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As per recent reports, Louisiana has had tremendous rise in its number of positive coronavirus cases. Universities did shut down for undergraduate students and eventually employees, but research was deemed as essential and not stopped. Once the number of positives crossed 800, my friend, in a state of panic, emailed her supervisors asking how long they would have to continue showing up for work. Her boss responded saying, till “they” give us orders to shut down research, it is business as usual. My friend and I both assumed it means a statewide-lockdown.
If you are not a part of a big research institute you may think that a few people being in the building is enough to maintain physical distance. However, some research institutes – my friend’s in particular – have nearly hundreds of graduate students and 70 odd professors reporting for work. Even if the cases are more concentrated in one city, people travel back and forth for work all the time. When US is grappling with a level 4 spread in the pandemic and hospital workers and doctors are unable to bear the long hours and lack of resources, is it really worth the risk?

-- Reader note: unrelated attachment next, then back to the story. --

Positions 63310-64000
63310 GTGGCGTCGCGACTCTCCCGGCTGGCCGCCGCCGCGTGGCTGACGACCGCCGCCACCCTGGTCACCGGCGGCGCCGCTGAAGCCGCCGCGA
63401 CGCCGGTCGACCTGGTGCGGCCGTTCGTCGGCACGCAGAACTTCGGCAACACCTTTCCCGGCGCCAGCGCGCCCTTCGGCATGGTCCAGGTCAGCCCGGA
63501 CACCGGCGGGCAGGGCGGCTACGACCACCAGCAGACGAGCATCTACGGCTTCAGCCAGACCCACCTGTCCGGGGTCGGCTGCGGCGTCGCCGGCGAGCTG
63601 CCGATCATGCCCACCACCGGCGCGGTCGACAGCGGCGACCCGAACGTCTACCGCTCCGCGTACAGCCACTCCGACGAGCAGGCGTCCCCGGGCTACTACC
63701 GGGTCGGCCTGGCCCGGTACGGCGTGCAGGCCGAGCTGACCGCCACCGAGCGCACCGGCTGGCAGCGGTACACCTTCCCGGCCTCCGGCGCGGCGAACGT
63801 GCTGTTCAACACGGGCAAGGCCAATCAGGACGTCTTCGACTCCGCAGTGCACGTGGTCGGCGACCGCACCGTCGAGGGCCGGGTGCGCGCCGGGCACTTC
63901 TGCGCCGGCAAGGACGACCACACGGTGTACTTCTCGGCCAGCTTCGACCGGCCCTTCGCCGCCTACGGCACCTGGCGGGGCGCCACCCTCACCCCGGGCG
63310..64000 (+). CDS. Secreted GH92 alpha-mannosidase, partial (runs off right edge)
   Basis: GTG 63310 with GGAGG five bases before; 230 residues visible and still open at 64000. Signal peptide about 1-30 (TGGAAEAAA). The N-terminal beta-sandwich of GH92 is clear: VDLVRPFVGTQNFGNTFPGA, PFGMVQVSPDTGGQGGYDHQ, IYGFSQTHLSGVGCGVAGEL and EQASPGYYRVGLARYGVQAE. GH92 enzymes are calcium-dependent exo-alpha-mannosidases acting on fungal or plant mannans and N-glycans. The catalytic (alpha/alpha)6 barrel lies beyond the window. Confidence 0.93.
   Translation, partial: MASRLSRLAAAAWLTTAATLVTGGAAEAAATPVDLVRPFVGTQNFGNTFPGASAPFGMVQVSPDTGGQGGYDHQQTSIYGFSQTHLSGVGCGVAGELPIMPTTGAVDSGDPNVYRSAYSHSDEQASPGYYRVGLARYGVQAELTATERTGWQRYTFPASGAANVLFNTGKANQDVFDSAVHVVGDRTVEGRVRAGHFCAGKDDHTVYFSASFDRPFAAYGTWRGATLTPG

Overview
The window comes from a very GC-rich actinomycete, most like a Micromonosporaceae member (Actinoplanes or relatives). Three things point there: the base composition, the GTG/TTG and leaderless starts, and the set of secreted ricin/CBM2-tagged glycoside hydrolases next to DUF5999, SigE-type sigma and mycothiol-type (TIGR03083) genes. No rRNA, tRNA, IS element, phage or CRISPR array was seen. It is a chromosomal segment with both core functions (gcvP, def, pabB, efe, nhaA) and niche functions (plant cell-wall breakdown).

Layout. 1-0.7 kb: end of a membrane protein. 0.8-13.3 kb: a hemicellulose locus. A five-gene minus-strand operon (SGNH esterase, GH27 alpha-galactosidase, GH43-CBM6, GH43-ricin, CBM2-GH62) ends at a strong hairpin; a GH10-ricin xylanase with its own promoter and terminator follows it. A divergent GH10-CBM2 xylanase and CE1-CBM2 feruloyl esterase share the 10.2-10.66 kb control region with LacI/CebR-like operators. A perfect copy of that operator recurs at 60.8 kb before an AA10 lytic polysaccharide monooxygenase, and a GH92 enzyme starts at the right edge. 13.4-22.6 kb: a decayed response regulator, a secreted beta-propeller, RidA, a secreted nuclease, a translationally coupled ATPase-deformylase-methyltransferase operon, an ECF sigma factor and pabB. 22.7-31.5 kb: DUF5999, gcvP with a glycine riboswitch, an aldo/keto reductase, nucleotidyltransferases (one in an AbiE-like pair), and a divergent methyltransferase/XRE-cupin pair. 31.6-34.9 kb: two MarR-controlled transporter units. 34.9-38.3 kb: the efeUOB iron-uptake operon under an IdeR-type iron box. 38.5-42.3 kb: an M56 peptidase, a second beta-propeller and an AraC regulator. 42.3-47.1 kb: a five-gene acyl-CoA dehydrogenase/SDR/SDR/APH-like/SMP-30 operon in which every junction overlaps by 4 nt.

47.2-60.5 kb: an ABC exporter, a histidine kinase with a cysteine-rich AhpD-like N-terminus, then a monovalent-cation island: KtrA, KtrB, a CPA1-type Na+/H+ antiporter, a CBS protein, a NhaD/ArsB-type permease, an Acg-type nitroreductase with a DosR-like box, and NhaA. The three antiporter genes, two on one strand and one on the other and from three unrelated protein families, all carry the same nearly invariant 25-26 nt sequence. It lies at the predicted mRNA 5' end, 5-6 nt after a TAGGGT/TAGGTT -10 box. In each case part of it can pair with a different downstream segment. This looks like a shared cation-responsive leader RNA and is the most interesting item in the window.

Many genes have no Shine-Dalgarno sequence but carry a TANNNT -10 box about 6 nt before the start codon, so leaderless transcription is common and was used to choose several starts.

At this point the onus is on the university administration. They are aware and, in some cases, permitting research to go on as normally as possible. The employees themselves are not being asked what they are comfortable doing. Since there is no real union in place for postdocs or graduate students, it is not possible to band together in this crisis. Unless our supervisors do better, we will just have to continue on our plight. As Louisiana went into a statewide lockdown on Tuesday with the numbers doubling on Tuesday and Wednesday from 800 odd cases to 1795 positives of which 60 died, it really was not worth the risk. As of now, as per CNN, there has been a spike in coronavirus deaths by 40%.
On Monday, as I was lamenting about the state of affairs, my colleague shut my concerns down by saying, “Well, we can’t panic and not work, we won’t get much done at home.”
I looked at her appalled. She is a scientist too and she thinks we can be exempted. My mind went blank as I heard her say, “We are a small town with all students gone and 100 odd people in our building.” I wondered how many deaths it would take for the country to go into a strict lockdown. I understand there are scientists who would not want their lives to change by the news and continue as is.